Hummel, Rand. Turn Away Wrath: Meditations to Control Anger and Bitterness. Greenville, SC; JourneyForth, 2007. Softcover, 165 pages. $8.49.
(Review copy courtesy of BJU Press.)
Purchase: BJU | Amazon
ISBNs: 1591667348 / 9781591667346
DCN: 241.3 LCCN: BV4627.A5 H86
Subjects: Anger, Bitterness, Forgiveness
Rand Hummel has been with the Wilds Christian Association since 1978, preaching to thousands of teens annually as well as preaching at family conferences and couples’ retreats. Turn Away Wrath has grown out of Rand’s experiences counseling men and women who have been controlled by anger. Rand and his wife, Amber, live at the Wilds in Brevard, North Carolina, and have two grown children. (From back cover).
Rand Hummel addresses Turn Away Wrath to those who struggle with anger and bitterness. After a brief introduction to the value and mechanics of meditation, Hummel guides the reader, over the course of 21 themed meditations, through dozens of passages of Scripture that address anger or bitterness. These meditations should be helpful both to those fighting those sins and to those counseling the struggling.
The brief introduction to meditation well prepares the reader for the hard work of meditation. Hummel begins with what meditation is and why it is necessary before exploring the logical and biblical conclusions as why it should delight us, consume us, and control us. A seven-step approach to meditating on Scripture follows this introduction. Some steps are self-evident (e.g., read the passage repeatedly) while others lean more toward Bible study (e.g., use a study Bible, Bible dictionaries, and encyclopedias) than what some would consider meditation.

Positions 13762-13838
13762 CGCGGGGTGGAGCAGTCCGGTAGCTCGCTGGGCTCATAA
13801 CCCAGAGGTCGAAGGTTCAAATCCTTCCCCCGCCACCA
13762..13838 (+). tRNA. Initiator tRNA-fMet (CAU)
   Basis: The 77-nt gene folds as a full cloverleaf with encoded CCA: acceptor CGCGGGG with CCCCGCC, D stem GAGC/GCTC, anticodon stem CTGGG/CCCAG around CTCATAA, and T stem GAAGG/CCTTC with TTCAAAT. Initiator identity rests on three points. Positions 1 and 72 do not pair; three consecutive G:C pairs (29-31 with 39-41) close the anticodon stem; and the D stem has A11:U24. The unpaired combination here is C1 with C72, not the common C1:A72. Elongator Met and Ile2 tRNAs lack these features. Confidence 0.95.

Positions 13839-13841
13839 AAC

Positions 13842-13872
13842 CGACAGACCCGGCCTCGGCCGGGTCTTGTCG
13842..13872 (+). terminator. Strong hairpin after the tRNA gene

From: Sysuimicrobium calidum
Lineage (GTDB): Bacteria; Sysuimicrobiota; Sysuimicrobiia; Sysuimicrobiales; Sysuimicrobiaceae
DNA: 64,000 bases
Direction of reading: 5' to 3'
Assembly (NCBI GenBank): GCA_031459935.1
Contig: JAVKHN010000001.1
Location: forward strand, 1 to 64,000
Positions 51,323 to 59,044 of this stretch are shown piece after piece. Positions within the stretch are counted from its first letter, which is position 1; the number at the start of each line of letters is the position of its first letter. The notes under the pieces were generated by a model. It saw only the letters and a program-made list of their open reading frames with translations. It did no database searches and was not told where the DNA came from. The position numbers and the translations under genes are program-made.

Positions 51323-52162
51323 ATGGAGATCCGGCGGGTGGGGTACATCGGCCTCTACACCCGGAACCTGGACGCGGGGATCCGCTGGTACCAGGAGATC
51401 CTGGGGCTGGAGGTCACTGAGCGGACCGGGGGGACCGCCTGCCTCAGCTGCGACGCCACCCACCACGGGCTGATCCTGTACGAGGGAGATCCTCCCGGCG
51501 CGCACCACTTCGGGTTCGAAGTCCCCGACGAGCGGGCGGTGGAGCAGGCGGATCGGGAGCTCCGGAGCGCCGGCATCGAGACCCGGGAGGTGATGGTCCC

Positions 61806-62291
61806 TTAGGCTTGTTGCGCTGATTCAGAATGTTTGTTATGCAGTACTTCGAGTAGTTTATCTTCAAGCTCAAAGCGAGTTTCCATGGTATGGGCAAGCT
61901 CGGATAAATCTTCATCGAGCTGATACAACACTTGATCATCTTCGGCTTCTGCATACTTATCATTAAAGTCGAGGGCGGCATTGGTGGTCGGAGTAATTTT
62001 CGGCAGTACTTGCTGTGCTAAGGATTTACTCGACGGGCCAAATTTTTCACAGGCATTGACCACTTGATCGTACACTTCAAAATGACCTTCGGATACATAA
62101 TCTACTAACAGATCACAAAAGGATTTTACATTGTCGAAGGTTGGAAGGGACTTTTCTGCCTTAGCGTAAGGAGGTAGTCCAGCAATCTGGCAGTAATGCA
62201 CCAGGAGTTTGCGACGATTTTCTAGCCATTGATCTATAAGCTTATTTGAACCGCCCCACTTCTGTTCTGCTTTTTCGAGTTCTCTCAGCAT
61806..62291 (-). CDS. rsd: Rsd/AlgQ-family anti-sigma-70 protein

Hummel here discusses the value of word-study helps due to obsolete words in the Bible. Turn Away Wrath uses the King James Version. While this use of the KJV will be welcome news to many SharperIron readers, those who use modern English versions should know that a significant part of the book’s expository work is simple modernization of opaque language. Such readers will not obtain as great a benefit from these sections.
In the meditations that follow, the author guides the reader through each verse or passage in three steps. First, “This is what God says” quotes the text of Scripture. Second, “Now think about it” is an expanded paraphrase of the verse(s), sometimes with modest additions and alterations, though occasionally reading like a parody of the Amplified Bible. Third, Hummel asks the question “How can this affect me?” and answers with a brief application drawn from the quoted text.